There is no doubt that relations between Moscow and Kiev will improve now that Yanukovich is president. But “in order that cooperation bear a real and not exclusively declarative character, it is obvious that there will have to developed an integral and internally consistent philosophy of these relations,” a challenge above all for Russia.

That is because, Yakhno suggests, “the position of Ukraine through the period of independence was and is unchanged.” Yanukovich has “reaffirmed that the strategic goal of the foreign policy of Ukraine is European integration, alongside effective cooperation with Russia and the US.”

Given that “multi-vector approach,” she writes, “where Europe is conceived of as a political partner and model of the future, and Russia as above all an economic counter-agent and ‘reliable rear,’ inherited from the past,” Kiev’s choice will remain with the future, and “therefore, there will not be a cardinal turn of Ukraine toward the Russian Federation.”

And what that means, Yakhno says, is that “the real test for Russian-Ukrainian relations did not end with the departure of Yushchenko but only began with the installation of Yanukovich in office” because Moscow can no longer avoid facing the need to develop a real policy toward Kiev rather than hide behind denunciations of the Orange Revolution.

Whether Moscow is up to that task is unclear, she writes. Not only does Russia face a broad range of economic and political problems at home, but the regime itself is divided about what it wants and will do next. President Dmitry Medvedev clearly wants to see some kind of modernization, although “today few people in modernization Kremlin-style.”

As for Prime Minister Vladimir Putin, Yakhno continues, he has talked about three “possible variants of the development of the political system on the post-Soviet space:” Ukrainianization, which Russians understand to mean “political instability and a lack of control,” “harsh authoritarianism” (Turkmenistan), and semi-authoritarian Putinism as in Russia.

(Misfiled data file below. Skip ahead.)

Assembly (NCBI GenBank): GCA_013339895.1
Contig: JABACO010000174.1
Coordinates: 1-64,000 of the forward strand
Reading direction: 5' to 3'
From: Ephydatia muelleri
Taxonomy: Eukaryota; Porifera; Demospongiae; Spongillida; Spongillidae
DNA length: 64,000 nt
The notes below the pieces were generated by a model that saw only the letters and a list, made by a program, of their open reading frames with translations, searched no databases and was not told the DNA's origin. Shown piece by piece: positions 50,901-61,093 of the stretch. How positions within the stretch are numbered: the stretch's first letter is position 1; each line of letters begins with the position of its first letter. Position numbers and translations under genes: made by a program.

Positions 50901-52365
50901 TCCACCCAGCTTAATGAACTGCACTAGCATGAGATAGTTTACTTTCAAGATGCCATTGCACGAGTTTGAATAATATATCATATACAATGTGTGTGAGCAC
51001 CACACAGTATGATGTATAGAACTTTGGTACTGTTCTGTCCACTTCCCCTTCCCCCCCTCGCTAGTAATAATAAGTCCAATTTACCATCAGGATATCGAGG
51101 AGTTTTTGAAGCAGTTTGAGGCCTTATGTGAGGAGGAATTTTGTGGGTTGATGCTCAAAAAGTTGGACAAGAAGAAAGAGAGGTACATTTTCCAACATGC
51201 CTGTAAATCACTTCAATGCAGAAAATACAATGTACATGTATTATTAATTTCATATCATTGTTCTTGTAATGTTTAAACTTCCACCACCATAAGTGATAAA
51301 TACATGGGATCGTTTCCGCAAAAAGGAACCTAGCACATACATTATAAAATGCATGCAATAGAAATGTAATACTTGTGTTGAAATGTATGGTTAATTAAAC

Putin clearly wants the third to continue in Russia, “even if this directly contradicts modernization,” as it almost certainly does. That is because, Yakhno insists, “modernization is possible only under conditions of ‘Ukrainianization’ or ‘authoritarianism,” the one allowing messy competition and the other marching forward under tight control.

The tension between the requirements of modernization and the needs of the members of the current set of powers that be in Moscow to remain in office, the Ukrainian analyst continues, are creating conditions for the rise of “subjectivism in politics,” a term taken from the Khrushchev period.

It refers, Yakhno says, to an approach which rejects “institutional forms of control” and thus opens the way for actions “which do not take into account the objective patterns of history and the real circumstances of the contemporary development of the country.” In short, it leads to decisions “based on faith in the all powerful nature of administrative and force decisions.”

Such an approach, now very much in evidence in Moscow, does not create the kind of Russia that Ukraine needs, Yakhno says. She then gives a list of six qualities that she argues Russia needs to develop if it is to have good relations with its neighbors and to develop and modernize at home.